He suggests that given students’ reactions to learning about the Holocaust, educators should consider a social psychological approach. Engaging with difficult history of collective trauma in a psychoanalytical fashion can successfully process that trauma and is a way of coping with a ‘difficult return’. But it could also move to a ‘strategic practice’ of enhancing a sense of moral victimhood instead of increasing learners’ ability to feel for others’ suffering.

Professor Tsafrir Goldberg, PhD, is a member of the Dept. of Learning, Instruction and Teacher Education at the University of Haifa.

Interested in applying for our MA in Holocaust Studies Program?  You can find the application and more information at our website

Guest Lecturers, Holocaust Education

Collegiate Holocaust Education in Germany

Guest Speaker, Verena Lucia Nägel, spoke to cohort V earlier this month, her lecture was titled, “Teaching About the Holocaust in the Country of the Perpetrators.” In elementary school all German children learn about the Holocaust in several different disciplines. For example, they may learn the Holocaust first in German History, then in Global History (taught in different grades). But Verena said this is not enough. She and a small group of researchers want to practically understand the status of collegiate Holocaust Education in Germany, so they started a statistical analysis.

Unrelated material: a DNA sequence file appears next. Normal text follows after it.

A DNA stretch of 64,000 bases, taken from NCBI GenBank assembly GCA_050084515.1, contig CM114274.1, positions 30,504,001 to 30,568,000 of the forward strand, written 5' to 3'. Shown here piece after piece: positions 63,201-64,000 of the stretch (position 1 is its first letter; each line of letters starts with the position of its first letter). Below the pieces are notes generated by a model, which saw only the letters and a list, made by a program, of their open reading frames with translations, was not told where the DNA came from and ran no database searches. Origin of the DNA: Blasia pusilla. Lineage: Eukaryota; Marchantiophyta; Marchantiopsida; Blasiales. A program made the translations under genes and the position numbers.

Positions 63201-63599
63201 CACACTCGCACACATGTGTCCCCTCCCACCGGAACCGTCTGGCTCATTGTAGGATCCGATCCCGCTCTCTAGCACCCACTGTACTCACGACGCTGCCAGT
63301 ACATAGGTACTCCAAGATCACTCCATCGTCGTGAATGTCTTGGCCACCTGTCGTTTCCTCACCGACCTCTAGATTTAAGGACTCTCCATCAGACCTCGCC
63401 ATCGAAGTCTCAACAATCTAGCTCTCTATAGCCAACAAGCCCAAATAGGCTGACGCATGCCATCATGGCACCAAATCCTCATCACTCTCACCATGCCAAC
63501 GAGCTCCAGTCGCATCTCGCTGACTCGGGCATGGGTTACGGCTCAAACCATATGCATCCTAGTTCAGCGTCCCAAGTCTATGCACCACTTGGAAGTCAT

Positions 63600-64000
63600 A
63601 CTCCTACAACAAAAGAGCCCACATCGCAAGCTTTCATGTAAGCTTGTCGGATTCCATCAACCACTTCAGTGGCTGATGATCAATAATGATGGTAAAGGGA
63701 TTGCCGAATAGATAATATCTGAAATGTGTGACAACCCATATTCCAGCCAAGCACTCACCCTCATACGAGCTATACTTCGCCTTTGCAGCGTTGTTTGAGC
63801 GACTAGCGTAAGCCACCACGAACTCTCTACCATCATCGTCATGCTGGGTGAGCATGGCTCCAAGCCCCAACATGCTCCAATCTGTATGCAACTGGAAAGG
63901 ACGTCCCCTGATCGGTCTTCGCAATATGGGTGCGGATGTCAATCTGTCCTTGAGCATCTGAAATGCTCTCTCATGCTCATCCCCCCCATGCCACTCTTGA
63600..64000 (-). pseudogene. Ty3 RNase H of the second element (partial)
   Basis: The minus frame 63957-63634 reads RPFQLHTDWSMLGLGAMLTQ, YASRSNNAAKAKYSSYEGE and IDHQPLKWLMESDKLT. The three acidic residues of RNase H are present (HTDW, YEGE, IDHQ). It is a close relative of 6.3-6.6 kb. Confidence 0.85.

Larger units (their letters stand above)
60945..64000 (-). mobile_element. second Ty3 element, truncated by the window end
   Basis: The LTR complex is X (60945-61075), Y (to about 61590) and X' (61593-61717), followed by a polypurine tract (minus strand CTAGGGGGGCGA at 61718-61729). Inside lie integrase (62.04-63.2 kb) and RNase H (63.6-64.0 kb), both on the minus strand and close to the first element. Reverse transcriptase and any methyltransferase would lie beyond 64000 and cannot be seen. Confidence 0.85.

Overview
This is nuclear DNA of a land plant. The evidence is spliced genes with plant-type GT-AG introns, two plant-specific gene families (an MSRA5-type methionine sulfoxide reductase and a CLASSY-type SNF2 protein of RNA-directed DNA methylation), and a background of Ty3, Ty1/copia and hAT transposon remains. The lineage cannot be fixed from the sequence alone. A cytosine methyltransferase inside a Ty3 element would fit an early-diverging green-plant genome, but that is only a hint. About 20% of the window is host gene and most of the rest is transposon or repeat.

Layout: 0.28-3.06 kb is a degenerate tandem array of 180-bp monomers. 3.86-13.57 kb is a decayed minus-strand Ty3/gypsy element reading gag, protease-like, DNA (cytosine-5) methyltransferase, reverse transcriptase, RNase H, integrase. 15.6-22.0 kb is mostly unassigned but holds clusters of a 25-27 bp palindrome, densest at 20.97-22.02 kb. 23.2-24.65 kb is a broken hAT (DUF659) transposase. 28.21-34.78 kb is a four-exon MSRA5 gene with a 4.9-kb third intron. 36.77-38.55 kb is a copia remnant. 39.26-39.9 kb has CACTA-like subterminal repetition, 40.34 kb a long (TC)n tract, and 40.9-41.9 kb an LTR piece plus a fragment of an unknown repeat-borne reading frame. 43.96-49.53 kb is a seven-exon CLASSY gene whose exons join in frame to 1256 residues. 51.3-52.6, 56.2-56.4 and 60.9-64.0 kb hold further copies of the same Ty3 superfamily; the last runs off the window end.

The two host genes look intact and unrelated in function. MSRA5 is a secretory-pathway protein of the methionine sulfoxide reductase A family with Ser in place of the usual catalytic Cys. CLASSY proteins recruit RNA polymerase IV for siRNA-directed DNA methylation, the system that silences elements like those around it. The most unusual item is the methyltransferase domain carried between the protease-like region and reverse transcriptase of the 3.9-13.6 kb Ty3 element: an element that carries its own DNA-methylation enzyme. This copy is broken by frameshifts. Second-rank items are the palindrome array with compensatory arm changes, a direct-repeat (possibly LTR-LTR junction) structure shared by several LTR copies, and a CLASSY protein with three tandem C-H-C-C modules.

Their focused question was to “ascertain and describe the current state of University teaching in the history of the Holocaust in the German context.” The sought to do this by statistical analysis of German Universities and how many Holocaust courses they offer. The based their statistical analysis on a Dual-Level Empirical Survey based on a sample of course catalogues from 79 universities in the German Rechter’s Conference. By searching through each of the course catalogues from the past 4 semesters with keywords relating to the Holocaust or National Socialism, they found all of the possible related courses provided by the universities. They also conducted interviews with 13 experts in the field, covering the most important universities in Germany. These 13 exports ranged from tenured professors to first time lecturers.

Their findings led to the conclusion that there is not enough higher Holocaust education in Germany specifically for students planning on becoming history teachers in the public school system. Verena said that the findings of her survey are particularly problematic for students who want to be history teachers, because they will be required to teach history but some of them have never taken a course specifically on the Holocaust. On average, 117 Holocaust courses were offered per semester throughout Germany, or about 1.5 are taught at each university per semester. This information leads to the conclusion that there some universities that do not teach on the Holocaust each semester, and this does not get enough basic background in the Holocaust. In the course of 4 semesters at university, the survey reports that in 16 universities students can take only 1 course on the Holocaust, in 28 universities students are not able to take such courses, in 29 universities students can take at least 2 courses and in five universities students can take Holocaust courses every semester.